Updated at 6:35 p.m.
President Obama has gotten heat from U.S. lawmakers for engaging Iran in talks to curb its nuclear program, but those conversations may have laid the groundwork for cooperation between two longtime nemeses on dealing with the violence in Iraq.
Neither the U.S. nor Iran wants to see the Islamic State of Iraq and Syria (ISIS) continue to gain a foothold in the Middle East. For the U.S., the violent ISIS advance has wiped out nearly all the gains made during the Iraq war. Iran's Shiite Muslim leaders don't want to see Sunni Muslims take over their neighboring state, especially if it means the ouster of Iraq's Shiite Prime Minister, Nouri al-Maliki.
Secretary of State John Kerry said in an interview with Yahoo News Monday that the U.S. might be open to what he described as, "any constructive process that could minimize the violence, hold Iraq together, the integrity of the country, and eliminate the presence of outside terrorist forces that are ripping it apart." As for what kind of process that might entail, Kerry said he "wouldn't rule out anything."
The State Department has since clarified that "anything" means no coordinated military intervention, but rather any discussion that can help strengthen the Iraqi government.
"We believe the focus should be on encouraging Iraqi leaders to govern in a non-sectarian way, and our discussion wouldn't be about cooperating or coordinating on military goals," State Department spokeswoman Jen Psaki told reporters.
The nuclear talks offer a convenient background for these conversations to take place: Deputy Secretary of State William Burns and Iranian Foreign Minister Zarif are both in Vienna this week for the P5+1 nuclear talks. A senior State Department official said that the Iraq issue came up on the margins of the meeting Monday, separate from the nuclear talks.
"These engagements will not include military coordination or strategic determinations about Iraq's future over the heads of the Iraqi people. We will discuss how [ISIS] threatens many countries in the region, including Iran, and the need to support inclusivity in Iraq and refrain from pressing a sectarian agenda," the official said.
Experts on the region say the ongoing nuclear talks make it more likely the U.S. and Iran could have a dialogue on Iraq, but warn that American officials must be exceedingly wary of complexities of engagement on this issue.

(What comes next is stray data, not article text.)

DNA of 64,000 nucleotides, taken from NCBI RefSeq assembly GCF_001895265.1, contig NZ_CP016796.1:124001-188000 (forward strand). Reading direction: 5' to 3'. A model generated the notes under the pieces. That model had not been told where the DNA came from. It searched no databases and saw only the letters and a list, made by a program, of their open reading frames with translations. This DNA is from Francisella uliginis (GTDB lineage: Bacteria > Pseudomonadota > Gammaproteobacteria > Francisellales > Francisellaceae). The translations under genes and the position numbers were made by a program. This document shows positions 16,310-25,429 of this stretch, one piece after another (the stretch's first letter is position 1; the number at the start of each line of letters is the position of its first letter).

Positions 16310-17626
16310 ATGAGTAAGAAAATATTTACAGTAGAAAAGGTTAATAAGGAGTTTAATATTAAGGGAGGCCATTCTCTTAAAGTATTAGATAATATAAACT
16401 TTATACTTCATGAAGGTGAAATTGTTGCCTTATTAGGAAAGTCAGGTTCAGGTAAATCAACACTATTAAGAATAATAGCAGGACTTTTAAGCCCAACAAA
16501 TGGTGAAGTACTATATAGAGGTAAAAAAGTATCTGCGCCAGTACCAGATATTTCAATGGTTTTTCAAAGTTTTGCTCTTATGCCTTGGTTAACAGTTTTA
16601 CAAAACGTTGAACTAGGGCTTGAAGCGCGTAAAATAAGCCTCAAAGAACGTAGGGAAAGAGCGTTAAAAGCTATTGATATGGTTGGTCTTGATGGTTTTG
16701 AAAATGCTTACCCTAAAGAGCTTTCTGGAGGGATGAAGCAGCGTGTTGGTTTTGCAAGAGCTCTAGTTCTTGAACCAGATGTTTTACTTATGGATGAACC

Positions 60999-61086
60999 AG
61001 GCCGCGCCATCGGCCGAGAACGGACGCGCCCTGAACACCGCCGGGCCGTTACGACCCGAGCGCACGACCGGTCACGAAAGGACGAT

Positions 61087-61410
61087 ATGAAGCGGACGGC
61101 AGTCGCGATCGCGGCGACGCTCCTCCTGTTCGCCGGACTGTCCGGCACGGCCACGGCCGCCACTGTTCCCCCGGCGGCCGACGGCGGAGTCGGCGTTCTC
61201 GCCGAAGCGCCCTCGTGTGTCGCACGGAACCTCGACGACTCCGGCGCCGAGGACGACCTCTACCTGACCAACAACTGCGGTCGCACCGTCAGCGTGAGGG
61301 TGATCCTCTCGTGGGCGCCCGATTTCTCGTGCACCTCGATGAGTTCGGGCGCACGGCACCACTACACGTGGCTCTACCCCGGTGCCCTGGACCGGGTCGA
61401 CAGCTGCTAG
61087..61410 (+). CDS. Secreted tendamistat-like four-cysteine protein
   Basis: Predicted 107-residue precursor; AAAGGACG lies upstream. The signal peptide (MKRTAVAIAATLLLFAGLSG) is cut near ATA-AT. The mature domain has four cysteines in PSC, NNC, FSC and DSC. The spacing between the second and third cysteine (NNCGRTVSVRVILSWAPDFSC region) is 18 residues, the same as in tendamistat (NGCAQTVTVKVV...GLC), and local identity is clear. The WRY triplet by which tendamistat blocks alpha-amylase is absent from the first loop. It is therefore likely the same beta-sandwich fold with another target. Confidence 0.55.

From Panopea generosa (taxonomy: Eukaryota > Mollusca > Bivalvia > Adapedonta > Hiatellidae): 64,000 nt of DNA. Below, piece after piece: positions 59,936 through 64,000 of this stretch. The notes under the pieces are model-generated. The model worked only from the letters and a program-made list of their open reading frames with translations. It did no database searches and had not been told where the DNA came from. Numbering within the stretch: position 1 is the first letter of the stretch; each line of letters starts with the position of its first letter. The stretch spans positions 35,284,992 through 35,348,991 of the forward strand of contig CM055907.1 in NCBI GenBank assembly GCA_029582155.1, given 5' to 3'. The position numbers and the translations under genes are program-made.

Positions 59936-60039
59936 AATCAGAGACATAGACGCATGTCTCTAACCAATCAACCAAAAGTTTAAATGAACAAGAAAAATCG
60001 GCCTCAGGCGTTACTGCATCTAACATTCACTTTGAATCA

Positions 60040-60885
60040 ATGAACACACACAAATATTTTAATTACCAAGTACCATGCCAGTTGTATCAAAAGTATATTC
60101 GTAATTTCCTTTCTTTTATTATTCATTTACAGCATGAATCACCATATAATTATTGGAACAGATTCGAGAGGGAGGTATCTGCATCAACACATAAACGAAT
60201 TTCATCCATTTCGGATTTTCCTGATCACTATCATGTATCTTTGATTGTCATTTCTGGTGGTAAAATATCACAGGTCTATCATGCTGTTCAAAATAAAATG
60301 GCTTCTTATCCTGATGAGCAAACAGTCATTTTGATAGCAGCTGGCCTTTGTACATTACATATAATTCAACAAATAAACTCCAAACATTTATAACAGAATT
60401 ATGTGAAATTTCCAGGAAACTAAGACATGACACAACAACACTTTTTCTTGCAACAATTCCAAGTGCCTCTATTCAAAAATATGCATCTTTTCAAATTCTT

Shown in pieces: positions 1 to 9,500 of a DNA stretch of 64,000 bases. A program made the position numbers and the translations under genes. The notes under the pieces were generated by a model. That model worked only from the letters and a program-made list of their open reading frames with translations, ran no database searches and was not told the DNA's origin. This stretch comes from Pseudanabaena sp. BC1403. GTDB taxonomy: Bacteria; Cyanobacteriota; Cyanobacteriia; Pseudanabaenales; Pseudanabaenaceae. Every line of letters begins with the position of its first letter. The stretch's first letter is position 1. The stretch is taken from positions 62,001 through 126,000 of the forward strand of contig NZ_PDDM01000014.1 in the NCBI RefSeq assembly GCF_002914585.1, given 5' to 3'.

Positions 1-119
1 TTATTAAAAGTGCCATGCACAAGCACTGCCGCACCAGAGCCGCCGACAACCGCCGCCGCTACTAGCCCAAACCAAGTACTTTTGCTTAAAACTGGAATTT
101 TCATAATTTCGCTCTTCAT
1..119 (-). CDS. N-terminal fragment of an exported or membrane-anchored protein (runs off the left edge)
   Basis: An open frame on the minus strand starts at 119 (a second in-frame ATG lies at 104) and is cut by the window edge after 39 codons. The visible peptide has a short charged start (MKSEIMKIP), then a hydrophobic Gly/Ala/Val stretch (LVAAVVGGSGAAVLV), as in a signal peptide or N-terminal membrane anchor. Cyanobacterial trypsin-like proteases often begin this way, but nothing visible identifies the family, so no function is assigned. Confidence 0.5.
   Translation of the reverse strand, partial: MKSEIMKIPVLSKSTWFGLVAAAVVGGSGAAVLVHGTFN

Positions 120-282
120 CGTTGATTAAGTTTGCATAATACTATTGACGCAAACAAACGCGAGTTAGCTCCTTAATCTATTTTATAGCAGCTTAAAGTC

"The fact that we've been talking to the Iranians and there are some American officials who have decent rapport with their Iranian counterparts and vice versa is helpful. The fact that Iran has more options than the United States is less helpful from a U.S. perspective because you run the risk of needing the Iranians more than they need you," Jon Alterman, the director of the Middle East program at the Center for Strategic and International Studies and a former state department official told CBS News. "You can work with the Iranians but the Iranians are pretty shrewd analysts of their own interests...the Iranians see themselves as being vastly overmatched by the United States and any shred of advantage they're can salvage, they're going to salvage."
Michael Singh, the managing director of the Washington Institute for Near East Policy and a former senior director for Middle East affairs at the National Security Council in the George W. Bush White House, agreed that the nuclear talks have provided an opening for discussions on Iraq, but said there are a host of potential problems that come with expanding those talks to include regional issues.
"To the extent that you have sectarian tensions at the root of what's happening inside Iraq I think the prospect of Iranian involvement, which will be viewed with great suspicion...is going to inflame those tensions, not calm them," Singh told CBS News. "I think that it also has the prospect of polarizing the conflict through the reactivation of the Shia militia organizations."